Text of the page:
# Remainder term in Taylor's theorem

I'm trying to understand the remainder in Taylor's theorem from this source: https://proofwiki.org/wiki/Taylor%27s_Theorem/One_Variable/Integral_Version

I don't understand the very last parts of the proof (the parts where the remainder $R_n$ is solved). Can someone explain why does it follow from:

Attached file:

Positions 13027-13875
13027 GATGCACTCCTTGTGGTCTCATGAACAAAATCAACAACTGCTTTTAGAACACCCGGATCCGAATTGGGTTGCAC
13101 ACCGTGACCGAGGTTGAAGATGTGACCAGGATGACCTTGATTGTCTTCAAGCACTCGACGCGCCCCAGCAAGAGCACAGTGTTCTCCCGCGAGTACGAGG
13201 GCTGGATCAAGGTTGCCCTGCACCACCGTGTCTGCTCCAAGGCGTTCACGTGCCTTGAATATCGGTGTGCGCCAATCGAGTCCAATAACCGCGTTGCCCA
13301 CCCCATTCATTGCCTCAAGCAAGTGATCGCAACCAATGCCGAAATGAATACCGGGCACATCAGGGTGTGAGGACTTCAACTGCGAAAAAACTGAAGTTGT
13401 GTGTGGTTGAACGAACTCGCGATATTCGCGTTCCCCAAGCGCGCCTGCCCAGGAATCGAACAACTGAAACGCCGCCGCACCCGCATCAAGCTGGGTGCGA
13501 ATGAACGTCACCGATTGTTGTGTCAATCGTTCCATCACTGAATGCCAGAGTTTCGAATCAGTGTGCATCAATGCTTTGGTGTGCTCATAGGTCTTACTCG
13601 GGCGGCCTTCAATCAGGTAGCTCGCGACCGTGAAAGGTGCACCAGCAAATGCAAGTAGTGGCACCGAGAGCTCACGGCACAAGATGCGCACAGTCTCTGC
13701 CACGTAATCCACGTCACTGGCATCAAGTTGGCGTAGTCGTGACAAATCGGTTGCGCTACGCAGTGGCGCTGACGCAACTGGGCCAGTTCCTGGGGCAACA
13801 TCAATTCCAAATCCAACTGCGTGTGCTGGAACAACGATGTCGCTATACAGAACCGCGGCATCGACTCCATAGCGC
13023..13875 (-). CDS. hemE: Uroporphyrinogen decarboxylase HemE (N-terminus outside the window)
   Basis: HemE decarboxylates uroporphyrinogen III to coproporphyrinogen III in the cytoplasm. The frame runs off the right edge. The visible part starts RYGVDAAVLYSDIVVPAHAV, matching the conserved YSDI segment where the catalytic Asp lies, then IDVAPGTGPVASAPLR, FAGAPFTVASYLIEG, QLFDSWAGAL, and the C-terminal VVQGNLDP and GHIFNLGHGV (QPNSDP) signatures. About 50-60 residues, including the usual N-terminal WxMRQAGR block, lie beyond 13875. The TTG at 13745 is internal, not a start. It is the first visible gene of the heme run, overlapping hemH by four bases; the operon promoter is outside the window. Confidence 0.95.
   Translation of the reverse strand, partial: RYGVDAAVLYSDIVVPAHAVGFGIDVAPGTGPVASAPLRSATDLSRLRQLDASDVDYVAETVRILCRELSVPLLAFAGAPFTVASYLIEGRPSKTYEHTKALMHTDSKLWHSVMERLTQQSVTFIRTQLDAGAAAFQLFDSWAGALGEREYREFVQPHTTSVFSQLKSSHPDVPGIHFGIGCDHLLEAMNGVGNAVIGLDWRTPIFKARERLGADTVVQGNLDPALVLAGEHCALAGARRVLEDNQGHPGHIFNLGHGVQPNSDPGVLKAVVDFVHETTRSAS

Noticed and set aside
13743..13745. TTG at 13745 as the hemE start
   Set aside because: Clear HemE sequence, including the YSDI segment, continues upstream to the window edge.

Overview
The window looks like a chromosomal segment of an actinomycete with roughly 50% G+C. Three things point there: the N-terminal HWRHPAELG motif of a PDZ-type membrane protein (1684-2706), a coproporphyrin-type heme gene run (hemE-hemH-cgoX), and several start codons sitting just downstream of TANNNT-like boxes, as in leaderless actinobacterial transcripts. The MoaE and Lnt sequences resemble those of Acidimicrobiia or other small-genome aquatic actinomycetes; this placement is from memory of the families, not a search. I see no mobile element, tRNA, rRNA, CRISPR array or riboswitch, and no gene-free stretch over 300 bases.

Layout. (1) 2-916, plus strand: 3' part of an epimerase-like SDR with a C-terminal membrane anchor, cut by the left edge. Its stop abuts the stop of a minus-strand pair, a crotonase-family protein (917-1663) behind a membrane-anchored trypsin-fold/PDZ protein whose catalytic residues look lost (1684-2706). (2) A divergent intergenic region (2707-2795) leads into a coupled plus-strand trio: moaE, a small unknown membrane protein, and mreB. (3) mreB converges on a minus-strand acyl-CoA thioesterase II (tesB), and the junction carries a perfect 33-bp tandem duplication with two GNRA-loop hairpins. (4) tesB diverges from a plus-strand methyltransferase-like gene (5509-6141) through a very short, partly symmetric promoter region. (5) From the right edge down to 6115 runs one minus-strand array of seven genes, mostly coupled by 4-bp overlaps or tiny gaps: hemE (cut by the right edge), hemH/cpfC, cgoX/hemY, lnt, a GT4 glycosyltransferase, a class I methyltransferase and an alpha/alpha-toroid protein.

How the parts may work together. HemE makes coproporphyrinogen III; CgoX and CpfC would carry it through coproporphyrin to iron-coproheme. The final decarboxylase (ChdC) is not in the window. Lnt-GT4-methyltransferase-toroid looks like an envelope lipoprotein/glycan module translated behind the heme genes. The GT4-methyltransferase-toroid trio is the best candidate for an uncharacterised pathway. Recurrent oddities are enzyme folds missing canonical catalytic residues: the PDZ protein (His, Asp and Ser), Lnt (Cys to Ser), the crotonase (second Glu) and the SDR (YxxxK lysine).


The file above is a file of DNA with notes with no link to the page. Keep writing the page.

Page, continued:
$$\frac{f^{(n+1)}(a)}{(n+1)!}(x-a)^{n+1}+\int_a^x \frac{f^{(n+2)}(t)}{(n+1)!}(x-t)^{n+1} \;dt$$

that $$R_N = \frac{f^{(n+1)}(\xi)}{(n+1)!}(x-a)^{n+1}?$$

I think the changing between letters $a$ and $\xi$ confuses me...?

We use this result: there's $c\in(a,b)$ such that
$$\int_a^b f(x)g(x)dx=f(c)\int_a^b g(x)dx$$ so in our case we have
$$\int_a^x\frac{f^{(n+1)}(t)}{n!}(x-t)^ndt=f^{(n+1)}(\xi)\int_a^x\frac{(x-t)^n}{n!}dt=f^{(n+1)}(\xi)\frac{(x-a)^{n+1}}{(n+1)!}=:R_n$$